Welcome home

Two friends texted welcome home and a third picked me up. I was in the east, visiting a friend who has known me since birth. I had a good trip. She is twenty years older than me.

It was very much an adventure traveling on oxygen, but it worked. It’s like having a cell phone that weighs ten pounds, plugs into your nose, the batteries are the size of my hand, my carry on weighs 50 pounds (batteries, oxygen concentrator, camera, flute, laptop and phone) (also a book, I’m retro) AND you still have your phone AND you can’t breathe if you leave part of it at home….. So why can’t I have ONE wire to charge all of these stupid electronics instead of a cord for the phone and a cord for the oxygen concentrators and a car charger and a cord for the laptop and a cord and charger for the camera. Hello Electronic Hell.

Anyhow, made it there and back, double masked on the plane and taxi and ferry and…. the number of people who were ignoring the “you must wear a mask” on the ferry was impressive. About half. Well, fifty percent of people are dumber than the other 49%, right? Right now I can pick them out in a crowd really easily. Hey, I am on oxygen, I really do not want covid-19 or strep A or flu or whatever else you are coughing into the air.

8 thoughts on “Welcome home

  1. Lou Carreras says:

    GORK. I love the precise medical terminology. It reminds me of surgeons who ask for the Thingee, and point in the general direction of your Mayo stand. Your mechanisms for coping with your situation are sort of full on attack mode – nothing seems to stop you.

    • drkottaway says:

      Once I leaned out a clinic room and did say “I need the um.” With a hand motion. My nurse promptly brought me a ring forceps. Yep. That um.

    • drkottaway says:

      I try to use correct medical terminology. However, sometimes it’s silly. I was scolded as an intern for describing a prostate exam as “squishy” instead of “boggy”. The resident had never been anywhere NEAR a bog.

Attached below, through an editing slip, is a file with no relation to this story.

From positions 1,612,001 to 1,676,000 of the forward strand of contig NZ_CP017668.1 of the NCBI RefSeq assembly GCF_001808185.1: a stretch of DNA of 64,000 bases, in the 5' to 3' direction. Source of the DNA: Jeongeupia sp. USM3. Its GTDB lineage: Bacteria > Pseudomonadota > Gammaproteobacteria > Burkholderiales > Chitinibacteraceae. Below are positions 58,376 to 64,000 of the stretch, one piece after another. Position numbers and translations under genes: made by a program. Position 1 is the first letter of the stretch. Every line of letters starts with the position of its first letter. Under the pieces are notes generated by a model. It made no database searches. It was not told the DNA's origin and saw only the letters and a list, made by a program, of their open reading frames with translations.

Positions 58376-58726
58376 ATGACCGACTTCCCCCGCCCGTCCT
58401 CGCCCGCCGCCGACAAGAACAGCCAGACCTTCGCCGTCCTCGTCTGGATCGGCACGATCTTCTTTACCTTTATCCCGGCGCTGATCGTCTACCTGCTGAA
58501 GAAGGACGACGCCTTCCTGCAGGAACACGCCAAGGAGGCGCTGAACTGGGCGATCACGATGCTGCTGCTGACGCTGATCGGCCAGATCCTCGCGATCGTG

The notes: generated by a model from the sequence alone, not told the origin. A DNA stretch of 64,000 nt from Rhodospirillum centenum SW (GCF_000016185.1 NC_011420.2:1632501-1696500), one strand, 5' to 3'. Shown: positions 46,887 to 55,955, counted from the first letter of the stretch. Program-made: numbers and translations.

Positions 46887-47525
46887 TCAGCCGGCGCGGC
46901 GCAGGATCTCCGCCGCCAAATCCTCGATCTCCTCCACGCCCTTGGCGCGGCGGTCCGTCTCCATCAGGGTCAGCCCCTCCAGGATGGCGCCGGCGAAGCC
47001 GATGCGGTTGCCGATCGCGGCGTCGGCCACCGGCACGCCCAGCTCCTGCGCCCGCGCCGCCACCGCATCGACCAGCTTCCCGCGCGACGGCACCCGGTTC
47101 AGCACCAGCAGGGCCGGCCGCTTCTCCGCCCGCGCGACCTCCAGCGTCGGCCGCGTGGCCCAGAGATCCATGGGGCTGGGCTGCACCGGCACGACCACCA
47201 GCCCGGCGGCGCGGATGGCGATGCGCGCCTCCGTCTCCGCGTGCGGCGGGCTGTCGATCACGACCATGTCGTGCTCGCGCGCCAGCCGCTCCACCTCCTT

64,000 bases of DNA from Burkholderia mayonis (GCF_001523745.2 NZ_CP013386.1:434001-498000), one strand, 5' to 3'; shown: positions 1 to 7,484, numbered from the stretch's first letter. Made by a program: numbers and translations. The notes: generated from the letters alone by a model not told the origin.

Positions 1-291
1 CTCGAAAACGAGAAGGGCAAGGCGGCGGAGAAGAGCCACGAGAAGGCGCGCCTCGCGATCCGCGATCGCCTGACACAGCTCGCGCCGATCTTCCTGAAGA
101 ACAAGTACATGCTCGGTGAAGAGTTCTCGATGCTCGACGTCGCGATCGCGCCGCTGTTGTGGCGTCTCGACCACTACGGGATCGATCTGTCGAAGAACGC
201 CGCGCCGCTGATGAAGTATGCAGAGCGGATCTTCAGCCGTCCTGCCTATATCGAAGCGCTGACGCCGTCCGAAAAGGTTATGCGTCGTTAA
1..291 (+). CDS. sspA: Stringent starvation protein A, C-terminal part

• drkottaway says:

      I also bought a very fancy pair of books about fractures so that when I have a patient with a fracture, I can look it up and sound professional, “it’s an angulated compound fracture of the distal radius with four points and a rabbit off the square of the hypotenuse.” and so forth….

  2. Lou Carreras says:

    How do you do with the flute and the oxygen?

    • drkottaway says:

      I can play flute with the oxygen. Without it I lose ground and get very goofy and hypoxic fast and it is darn hard to hold time. With it, a bit better, but still pretty short of breath (sob, right?) By the time a Telemann allegro is done.

      • Lou Carreras says:

        Is tidal capacity a factor in this?

        • drkottaway says:

          Um. I had pfts. Don’t remember tidal capacity. Per a 2012 doc I have pans which means an antibody to tubulin as well as two other antibodies. Apparently my personal antibody gorks my lungs and my fast twitch fatigable muscles but praises to the deity of thine choice, not my slow twitch muscles. Weird, eh?

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